Causal Analysis - Essay Example

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Democracy has been classified as one of the best forms of government in the world. In the United States, democracy is synonymous with liberties and freedoms. However, while it is difficult to imagine the U.S. government other than being democratic, this form of government is not readily accepted in other parts of the world…
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Causal Analysis Essay
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Kenny Huggins English 102-002 December 5, 2005 Democracy has been ified as one of the best forms of government in the world. In the United States, democracy is synonymous with liberties and freedoms. However, while it is difficult to imagine the U.S. government other than being democratic, this form of government is not readily accepted in other parts of the world. A reason for this is the lack of economic development other countries are facing. Thus, economic development and economic freedoms are conditions that must be present to fuel political development and introduce democratic institutions and governments.
In a society where power is concentrated among a few individuals, it becomes easier for these individuals to control the political arrangements that govern that society and control the exercise of political liberties by its citizens. Thus, economic freedom characterized by an individual's increased autonomy in making decisions regarding his income and an increase in wealth-creating opportunities made available to him; is an important means to achieving political freedom because of its dispersing effect in the concentration of power (Freidman 9). Friedman illustrates this through historical evidence where capitalism, an economic arrangement focused on free markets and economic freedoms, effectively restricted centralized power from abusing its control on the political and civil liberties of citizens (10). Hence, individuals who experience economic freedom through controlling the means of production and owning private property are given a share in the political power of that society, taking power away from the central government. This shift in power structure creates incentives for governments to give in to demands for civil and political liberties, creating the necessary conditions to achieve political freedoms and democracy (Friedman 11). Economic freedom is therefore a necessary cause of political freedom and democracy. However, it is important to understand that it is not an immediate cause since its immediate effect is not political freedom, but the dispersion of power within a society.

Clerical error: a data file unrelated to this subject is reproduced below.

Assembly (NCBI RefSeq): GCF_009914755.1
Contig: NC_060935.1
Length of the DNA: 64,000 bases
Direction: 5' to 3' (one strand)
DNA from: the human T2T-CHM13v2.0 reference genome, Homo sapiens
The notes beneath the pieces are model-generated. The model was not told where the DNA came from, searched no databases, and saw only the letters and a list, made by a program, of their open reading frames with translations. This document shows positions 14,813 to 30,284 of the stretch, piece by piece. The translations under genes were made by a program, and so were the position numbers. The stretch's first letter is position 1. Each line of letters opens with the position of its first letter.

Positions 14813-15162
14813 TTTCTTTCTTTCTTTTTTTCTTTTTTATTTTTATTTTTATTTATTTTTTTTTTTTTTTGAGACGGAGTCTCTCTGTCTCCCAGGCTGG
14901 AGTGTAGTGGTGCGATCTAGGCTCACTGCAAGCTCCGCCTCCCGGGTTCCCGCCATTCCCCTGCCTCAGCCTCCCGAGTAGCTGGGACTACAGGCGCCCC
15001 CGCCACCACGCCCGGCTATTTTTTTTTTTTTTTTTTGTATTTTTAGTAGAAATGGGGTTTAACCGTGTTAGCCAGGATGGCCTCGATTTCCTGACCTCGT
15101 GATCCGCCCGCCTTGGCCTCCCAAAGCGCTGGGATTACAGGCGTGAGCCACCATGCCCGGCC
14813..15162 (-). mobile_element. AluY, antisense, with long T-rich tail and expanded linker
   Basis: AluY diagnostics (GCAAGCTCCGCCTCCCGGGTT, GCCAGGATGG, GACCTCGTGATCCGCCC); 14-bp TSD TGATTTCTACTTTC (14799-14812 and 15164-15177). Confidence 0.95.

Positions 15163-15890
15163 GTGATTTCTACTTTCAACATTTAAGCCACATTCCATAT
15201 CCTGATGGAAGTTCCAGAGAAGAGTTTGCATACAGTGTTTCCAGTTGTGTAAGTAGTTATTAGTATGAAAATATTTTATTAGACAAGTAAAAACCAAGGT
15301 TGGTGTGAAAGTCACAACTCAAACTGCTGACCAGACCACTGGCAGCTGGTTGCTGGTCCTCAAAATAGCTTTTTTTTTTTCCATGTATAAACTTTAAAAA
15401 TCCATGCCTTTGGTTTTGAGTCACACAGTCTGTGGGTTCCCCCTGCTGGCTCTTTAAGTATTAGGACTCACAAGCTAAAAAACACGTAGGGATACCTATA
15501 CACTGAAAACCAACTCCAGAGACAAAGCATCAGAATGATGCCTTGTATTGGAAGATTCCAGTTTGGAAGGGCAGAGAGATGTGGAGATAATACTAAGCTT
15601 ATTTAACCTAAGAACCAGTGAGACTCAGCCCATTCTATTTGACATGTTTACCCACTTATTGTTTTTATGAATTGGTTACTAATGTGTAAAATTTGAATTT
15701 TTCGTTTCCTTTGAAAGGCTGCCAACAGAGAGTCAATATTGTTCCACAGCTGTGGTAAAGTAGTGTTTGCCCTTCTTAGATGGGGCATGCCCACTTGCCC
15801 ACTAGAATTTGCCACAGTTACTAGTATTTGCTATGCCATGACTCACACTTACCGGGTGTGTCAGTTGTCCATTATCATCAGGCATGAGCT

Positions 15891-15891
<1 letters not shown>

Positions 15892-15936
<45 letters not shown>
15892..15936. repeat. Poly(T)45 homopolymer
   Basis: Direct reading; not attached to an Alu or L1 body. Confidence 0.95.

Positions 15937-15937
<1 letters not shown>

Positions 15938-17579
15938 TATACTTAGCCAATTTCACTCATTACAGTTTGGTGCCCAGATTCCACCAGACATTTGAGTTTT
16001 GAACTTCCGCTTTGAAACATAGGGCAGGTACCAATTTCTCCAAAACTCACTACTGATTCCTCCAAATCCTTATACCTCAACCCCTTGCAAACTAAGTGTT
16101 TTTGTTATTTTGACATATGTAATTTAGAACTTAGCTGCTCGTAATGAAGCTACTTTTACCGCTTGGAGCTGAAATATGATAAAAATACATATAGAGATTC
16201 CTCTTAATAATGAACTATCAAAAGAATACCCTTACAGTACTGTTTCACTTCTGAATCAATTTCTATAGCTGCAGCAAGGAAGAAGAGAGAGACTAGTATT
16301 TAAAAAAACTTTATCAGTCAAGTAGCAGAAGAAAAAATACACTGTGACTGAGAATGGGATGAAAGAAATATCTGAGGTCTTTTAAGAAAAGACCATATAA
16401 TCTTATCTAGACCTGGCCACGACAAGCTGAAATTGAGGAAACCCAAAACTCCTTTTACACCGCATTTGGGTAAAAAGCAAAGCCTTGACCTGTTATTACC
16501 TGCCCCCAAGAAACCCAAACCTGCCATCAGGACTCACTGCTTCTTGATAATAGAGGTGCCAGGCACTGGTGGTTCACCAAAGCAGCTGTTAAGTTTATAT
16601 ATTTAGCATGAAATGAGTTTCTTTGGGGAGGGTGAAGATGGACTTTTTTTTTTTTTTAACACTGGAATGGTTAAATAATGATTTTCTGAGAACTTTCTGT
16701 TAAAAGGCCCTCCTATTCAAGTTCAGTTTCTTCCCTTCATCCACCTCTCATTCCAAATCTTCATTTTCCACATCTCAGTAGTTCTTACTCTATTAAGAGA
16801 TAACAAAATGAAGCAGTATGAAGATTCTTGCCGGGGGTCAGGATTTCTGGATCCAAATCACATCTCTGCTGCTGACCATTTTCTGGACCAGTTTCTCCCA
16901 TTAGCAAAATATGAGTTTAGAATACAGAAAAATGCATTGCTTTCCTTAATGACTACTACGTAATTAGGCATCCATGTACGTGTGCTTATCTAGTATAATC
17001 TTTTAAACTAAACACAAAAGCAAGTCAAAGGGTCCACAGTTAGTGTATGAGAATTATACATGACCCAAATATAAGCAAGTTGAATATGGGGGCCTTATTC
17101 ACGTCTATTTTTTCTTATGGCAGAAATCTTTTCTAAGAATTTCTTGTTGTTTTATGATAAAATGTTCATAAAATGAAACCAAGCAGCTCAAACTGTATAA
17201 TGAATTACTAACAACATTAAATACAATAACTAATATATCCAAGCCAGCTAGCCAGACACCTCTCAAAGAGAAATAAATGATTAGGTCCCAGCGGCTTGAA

Furthermore, while economic freedom is rightfully "a cause" of political freedom, the statement requires further scrutiny to be considered a sufficient cause. In this sense, to be considered sufficient, evidence must show that political freedom can be achieved with "only" the achievement of economic freedom. This is not the case. The experience of Asian countries like Singapore invalidates it as a sufficient cause. Singapore an undoubtedly affluent country, where its citizens experience a high degree of economic freedom is also a country where political and civil liberties, free speech and the right to assembly, among other things, are suppressed by the government. This indicates that there are other conditions and causes that must be present to achieve political freedom.
Economic freedom is therefore a necessary cause for political freedom. However, it is neither sufficient nor immediate, such that it requires further work on the part of undemocratic societies to achieve political freedom, as that enjoyed by the United States and its citizens.

Works Cited
Friedman, Milton. "The Relation between Economic Freedom and Political Freedom." Capitalism and Freedom. Chicago: University of Chicago Press, 1962. 7-21. Read More
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